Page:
Two days ago, we traded a money order for a bill of a sale – and a 27-foot sailboat called Tomahawk!
It all started on New Year’s Eve of 2011. As the year turned, we were staying at the Rum Runner’s Roost, a bed and breakfast in Twillingate, Newfoundland. We had the place entirely to ourselves. The dead of winter is not a great time to travel and we battled sideways snow and biting temperatures on the drive there and back. In fact, the owners even offered to let us stay a second night for free, because they were afraid we would go off the road in the blizzard.
These same owners were the people who inspired our dream of living on a sailboat. They had done it for ten years, exploring the Great Lakes and beyond. While they made us breakfast, the wind blustering around the house-cum-B&B, they regaled us with tales of near-death experiences and calm passages on pristine waters.
We decided to follow in their footsteps… or wake.
It’s taken us this long to take the first major step (although moving to Vancouver was a piece in the puzzle). In the past few months, we took a few informal sailing lessons from a guy with a 16-footer, but the wind was uncooperative. We didn’t end up doing much actual sailing, although we did learn about rigging the boat, right of way on the water, and docking.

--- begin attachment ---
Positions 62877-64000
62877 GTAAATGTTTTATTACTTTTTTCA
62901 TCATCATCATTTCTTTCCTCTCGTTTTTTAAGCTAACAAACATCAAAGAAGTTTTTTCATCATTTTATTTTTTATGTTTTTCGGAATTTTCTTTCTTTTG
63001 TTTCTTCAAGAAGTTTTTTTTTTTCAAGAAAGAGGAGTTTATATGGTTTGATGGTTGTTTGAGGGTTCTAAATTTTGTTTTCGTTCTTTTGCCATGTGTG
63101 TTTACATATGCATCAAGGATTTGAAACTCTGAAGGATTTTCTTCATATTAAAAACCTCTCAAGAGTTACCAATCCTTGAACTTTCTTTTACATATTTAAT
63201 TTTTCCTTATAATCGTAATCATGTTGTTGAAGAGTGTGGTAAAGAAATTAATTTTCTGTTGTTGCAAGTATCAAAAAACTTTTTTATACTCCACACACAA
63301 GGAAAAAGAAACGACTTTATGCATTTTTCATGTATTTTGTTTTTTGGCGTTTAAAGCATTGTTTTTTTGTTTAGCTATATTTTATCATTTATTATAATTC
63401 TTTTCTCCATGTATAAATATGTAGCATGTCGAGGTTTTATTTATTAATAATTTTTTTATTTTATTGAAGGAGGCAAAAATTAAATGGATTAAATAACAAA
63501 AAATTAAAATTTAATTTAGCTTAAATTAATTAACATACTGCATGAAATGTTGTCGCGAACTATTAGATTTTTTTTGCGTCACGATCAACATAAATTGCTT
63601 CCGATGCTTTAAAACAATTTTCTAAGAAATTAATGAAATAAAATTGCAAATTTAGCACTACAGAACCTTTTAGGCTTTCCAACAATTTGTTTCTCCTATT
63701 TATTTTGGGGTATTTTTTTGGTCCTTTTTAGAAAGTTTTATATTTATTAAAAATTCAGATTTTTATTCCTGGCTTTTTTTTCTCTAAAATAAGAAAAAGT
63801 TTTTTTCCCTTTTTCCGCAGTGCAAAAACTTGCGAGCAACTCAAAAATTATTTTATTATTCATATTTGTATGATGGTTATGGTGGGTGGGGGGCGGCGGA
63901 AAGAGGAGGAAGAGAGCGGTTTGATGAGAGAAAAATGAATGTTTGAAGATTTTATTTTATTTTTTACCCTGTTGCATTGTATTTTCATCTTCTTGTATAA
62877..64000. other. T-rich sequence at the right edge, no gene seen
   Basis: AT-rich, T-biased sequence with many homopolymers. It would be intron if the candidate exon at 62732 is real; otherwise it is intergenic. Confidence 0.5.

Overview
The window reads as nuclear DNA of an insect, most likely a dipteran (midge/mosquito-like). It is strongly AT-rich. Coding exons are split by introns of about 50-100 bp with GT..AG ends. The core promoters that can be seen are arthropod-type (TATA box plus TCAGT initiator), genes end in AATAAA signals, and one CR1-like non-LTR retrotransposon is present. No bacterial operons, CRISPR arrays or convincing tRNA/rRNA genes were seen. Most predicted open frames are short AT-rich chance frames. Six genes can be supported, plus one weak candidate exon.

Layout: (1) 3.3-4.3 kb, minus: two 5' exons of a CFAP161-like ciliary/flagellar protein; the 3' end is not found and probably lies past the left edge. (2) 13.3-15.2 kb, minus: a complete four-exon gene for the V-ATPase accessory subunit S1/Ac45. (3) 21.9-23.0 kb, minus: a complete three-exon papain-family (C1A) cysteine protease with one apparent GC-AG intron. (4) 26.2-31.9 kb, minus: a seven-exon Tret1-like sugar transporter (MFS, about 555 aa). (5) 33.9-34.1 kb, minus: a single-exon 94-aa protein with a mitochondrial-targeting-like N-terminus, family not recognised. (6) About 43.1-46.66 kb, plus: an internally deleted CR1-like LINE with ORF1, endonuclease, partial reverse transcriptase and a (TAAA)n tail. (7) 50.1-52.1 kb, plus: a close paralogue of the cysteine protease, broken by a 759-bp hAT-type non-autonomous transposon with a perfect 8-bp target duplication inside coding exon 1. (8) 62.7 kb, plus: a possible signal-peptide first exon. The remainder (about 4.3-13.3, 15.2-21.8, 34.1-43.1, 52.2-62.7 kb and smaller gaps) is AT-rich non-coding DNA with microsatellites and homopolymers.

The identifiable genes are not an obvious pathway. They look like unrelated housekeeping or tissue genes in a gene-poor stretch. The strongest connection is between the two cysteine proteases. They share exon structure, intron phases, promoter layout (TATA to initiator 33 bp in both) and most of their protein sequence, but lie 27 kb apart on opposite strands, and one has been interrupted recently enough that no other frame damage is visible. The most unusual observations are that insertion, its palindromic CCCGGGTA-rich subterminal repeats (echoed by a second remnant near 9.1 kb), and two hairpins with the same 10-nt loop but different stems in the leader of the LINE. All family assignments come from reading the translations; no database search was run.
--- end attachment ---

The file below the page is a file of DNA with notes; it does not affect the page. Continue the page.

Other than Jason’s brief teenage experience with sailing at camp, we are utter newbies at this point. It might be good to actually learn how to control the boat, starting with how to put up the sails, right?
Luckily, the guy who sold us the boat is super nice. He’s been living on it for a year and a half and has it all set up for liveaboard, except for the missing head holding tank (that’s septic tank, for you landlubbers). He’s also way more practically skilled than us and he’s agreed to teach us everything from reading navigational charts and fixing the motor to hooking up a solar panel and anchoring properly.
The rainy season is going to be hitting us soon, so we’ll have to do our best to take advantage of the short time we have to start figuring out which way is up… or aft.